Internet Edition, April 14, 2004 Page 8



The attack of Emily Nussbaum on Myrna Blyth's Spin Sisters (page 2) highlights the liberal/ conservative divide between New York and the rest of the U.S. (excepting Hollywood).

Pro-choice, pro-gay marriage, pro-gun control, pro-sex outside of marriage New York is at odds with Mid-America (all those Red states that voted for George W. Bush in 2000).

Conservatives also feel the entertainment industry based in Los Angeles and New York is unfairly using TV shows and movies to push liberal propaganda (New York Times April 2).

The celebrities, who are beloved of the women's magazines and who are often featured at the annual Matrix Awards lunch of New York Women in Communications, are mostly left-leaning and pro-Democratic party, says the article.

As examples, the NYT notes that Whoopi Goldberg, portraying a hotelier on the NBC show, "Whoopi," attacked a Bush lookalike for "what he's done to the economy."

The search for weapons of mass destruction in Iraq was ridiculed by a character on NBC's "Law and Order."

The upcoming April 19 Matrix lunch, honoring women media figures and featuring celebrities, is seen by many as a joyous event that is not only fun and entertaining for all but raises funds for scholarships for women students.

But in Myrna Blyth's opinion, it's a place of rigid liberal conformity where divergent opinions are verboten and women "toe the party (liberal) line."

Many of those in the audience "are like the girls back in North Side High, desperate to belong to the in crowd," says Blyth. "They want to be friends with the cool girls, the popular ones...and are willing to do just about anything to make it happen. They want to sit on the dais too, someday...they understand the rules of the game: never get on the bad side of a Spin Sister...membership...goes only to those who stick to the party line and suck up..."

Blyth writes that "Not one woman who is well known for having a right-of-center viewpoint has received a Matrix" in its 33 years. Prominent New York conservative writers such as Dorothy Rabinowitz of the Wall Street Journal and Andrea Peyser, New York Post, have somehow been missed. Dr. Laura Schlesinger, based on the West Coast but whose program continues to draw a radio audience of 18 million outside of New York (where it has been discontinued) might have been recognized, conservatives say, since she had a big New York audience. Blyth faults the "sisters" for never showing a picture of Schlesinger even though she is "attractive" in appearance.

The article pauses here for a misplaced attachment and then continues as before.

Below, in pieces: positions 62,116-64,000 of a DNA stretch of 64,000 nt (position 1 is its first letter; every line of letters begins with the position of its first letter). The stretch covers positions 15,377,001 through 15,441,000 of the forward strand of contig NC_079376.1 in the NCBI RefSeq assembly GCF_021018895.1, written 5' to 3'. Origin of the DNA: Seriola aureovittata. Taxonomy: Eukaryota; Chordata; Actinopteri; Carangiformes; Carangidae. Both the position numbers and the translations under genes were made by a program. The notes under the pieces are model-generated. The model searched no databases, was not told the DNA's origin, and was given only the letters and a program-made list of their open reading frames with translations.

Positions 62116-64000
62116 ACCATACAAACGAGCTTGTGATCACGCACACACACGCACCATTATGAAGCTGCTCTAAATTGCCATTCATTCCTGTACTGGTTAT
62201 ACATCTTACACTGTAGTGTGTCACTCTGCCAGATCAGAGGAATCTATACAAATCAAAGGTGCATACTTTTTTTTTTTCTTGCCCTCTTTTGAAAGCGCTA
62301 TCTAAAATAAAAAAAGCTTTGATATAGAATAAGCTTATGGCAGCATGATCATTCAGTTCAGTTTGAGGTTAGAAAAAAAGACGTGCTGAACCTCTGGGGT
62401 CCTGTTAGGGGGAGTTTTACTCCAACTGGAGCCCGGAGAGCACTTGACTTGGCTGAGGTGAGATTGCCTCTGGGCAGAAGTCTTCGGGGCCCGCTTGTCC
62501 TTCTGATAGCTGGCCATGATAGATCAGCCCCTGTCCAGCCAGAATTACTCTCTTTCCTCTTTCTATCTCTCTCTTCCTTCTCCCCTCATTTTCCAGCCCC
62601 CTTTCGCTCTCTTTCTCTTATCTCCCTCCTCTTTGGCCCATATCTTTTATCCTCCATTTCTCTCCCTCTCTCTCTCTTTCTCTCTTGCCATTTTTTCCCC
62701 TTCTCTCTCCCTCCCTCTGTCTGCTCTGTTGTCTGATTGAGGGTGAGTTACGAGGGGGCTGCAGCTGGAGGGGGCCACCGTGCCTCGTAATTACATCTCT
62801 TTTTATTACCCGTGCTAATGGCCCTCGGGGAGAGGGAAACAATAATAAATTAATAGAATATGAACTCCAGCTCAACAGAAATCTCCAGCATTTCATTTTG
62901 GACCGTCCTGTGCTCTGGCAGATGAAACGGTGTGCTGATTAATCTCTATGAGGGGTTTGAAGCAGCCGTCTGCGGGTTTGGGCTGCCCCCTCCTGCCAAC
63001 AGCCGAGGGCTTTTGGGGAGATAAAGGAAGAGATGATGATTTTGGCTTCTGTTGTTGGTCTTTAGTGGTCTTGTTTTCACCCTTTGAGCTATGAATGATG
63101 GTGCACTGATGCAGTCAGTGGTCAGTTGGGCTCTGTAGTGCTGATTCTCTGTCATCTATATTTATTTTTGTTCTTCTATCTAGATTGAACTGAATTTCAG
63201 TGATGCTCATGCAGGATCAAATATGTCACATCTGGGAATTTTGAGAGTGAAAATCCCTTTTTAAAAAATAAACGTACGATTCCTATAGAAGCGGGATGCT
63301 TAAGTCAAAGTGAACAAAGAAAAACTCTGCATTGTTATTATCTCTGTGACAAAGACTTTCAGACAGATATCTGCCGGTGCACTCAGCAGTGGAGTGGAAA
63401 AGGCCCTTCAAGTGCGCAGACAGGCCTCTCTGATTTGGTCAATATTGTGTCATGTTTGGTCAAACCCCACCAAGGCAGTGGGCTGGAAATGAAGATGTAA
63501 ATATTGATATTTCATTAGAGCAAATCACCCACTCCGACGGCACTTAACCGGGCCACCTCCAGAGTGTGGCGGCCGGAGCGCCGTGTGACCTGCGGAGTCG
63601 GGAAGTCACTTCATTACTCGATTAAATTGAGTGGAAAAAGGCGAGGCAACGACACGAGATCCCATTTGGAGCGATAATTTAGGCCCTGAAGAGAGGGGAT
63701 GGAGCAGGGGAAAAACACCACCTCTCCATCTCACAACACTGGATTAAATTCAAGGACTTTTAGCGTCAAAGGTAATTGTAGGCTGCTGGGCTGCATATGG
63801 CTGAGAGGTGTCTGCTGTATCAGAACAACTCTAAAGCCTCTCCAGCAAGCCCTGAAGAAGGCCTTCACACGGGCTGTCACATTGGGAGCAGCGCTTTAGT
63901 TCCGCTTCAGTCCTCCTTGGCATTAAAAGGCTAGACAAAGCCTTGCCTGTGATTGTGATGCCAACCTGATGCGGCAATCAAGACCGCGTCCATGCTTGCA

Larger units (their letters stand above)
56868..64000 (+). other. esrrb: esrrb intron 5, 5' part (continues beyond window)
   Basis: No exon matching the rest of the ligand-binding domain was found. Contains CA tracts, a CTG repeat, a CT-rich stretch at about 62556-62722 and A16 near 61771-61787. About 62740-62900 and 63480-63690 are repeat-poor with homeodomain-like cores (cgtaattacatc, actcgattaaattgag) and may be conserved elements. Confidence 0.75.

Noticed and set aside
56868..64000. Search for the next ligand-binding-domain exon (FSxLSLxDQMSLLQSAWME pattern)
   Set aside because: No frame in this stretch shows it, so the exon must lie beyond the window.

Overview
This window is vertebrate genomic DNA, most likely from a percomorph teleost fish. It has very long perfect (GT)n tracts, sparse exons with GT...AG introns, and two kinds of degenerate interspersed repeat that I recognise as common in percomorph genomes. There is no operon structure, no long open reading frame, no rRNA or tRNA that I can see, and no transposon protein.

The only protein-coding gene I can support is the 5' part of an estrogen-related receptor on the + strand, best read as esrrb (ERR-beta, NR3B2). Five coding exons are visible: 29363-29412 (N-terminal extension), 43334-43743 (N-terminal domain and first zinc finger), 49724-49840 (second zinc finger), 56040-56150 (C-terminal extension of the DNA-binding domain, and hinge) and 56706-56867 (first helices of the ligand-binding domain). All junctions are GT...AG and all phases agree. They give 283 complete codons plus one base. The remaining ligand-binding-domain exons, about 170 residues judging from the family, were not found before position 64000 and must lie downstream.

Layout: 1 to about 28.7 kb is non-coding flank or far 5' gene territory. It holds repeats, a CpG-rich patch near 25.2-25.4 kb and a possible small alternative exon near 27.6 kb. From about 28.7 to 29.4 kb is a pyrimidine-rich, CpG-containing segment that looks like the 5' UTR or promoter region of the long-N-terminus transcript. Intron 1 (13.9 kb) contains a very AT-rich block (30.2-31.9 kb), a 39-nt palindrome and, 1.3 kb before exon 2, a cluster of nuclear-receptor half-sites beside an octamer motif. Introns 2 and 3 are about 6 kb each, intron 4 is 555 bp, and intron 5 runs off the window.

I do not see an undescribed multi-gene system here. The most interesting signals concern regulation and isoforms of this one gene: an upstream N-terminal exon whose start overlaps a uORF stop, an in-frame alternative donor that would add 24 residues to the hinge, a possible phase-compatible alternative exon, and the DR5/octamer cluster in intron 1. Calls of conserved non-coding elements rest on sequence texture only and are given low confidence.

Peyser in 1999 blasted the Matrix lunch as a "tedious, four-hour, self-congratulatory" affair while columnist Liz Smith said it had become "off the wall, out of bounds, overgrown, overfed, overpopulated and...sheer, incredible overkill."

The triumphalism that marks the Matrix event is something that should be reconsidered. The NYT on April 5 noted that there are a million African-American women in college but only 635,000 African-American men. Results are not enough "economically viable" black men to marry the women and a high out-of-wedlock birth rate. In local New York colleges, females make up 75% and more of the students. Even among whites, the U.S. college population is nearly 60% female. Women mature faster than men, making them better students, more focused on their futures, and more apt to gain college admission. In PR, most classes of 20 and more students usually have but one male.

The open hostility of PRSA to New York has its roots in the liberal/conservative split. In its latest manifestation, PRSA is moving downtown, far from the liberal-leaning New York media and far from the New York PR community, a double hit.

Key leaders in PRSA don't want New Yorkers to have any more access to h.q. than members in Des Moines. The "Red states" of PRSA have long been angry that sacred accreditation means virtually nothing in New York.

The anti-New York bias of PRSA was confirmed Oct. 25 when the all APR-Assembly booted Fellow Phil Ryan of New York off the board. The only other New Yorker on the 17-member board, secretary Art Stevens, didn't get nominated for treasurer and chose not to run.

On the subject of APR, only 17 PRSA members took the new multiple-choice APR exam in the second half of 2003 and 12 passed it. PRSA refuses to give out the results for the first quarter of 2004. The new exam, which has only 5% of its questions on "media relations," cost $250,000 and took three years to create...

A new PRSA mystery is the sudden resignation of Sherry Treco-Jones (page one) as the director from the Southeast. She is the only national director to resign during a term of office. She gave the flimsy reason that she wants to spend more time in her firm. PRSA, apparently also angry, did not even mention her in the initial release on new director Gary McCormick. Somehow, PRSA picked Easter weekend to announce this news. Reports are that the board refused to do something Treco-Jones wanted and she suspects she is being passed over for the secretary nomination in favor of Debbie Mason of Florida.

--Jack O'Dwyer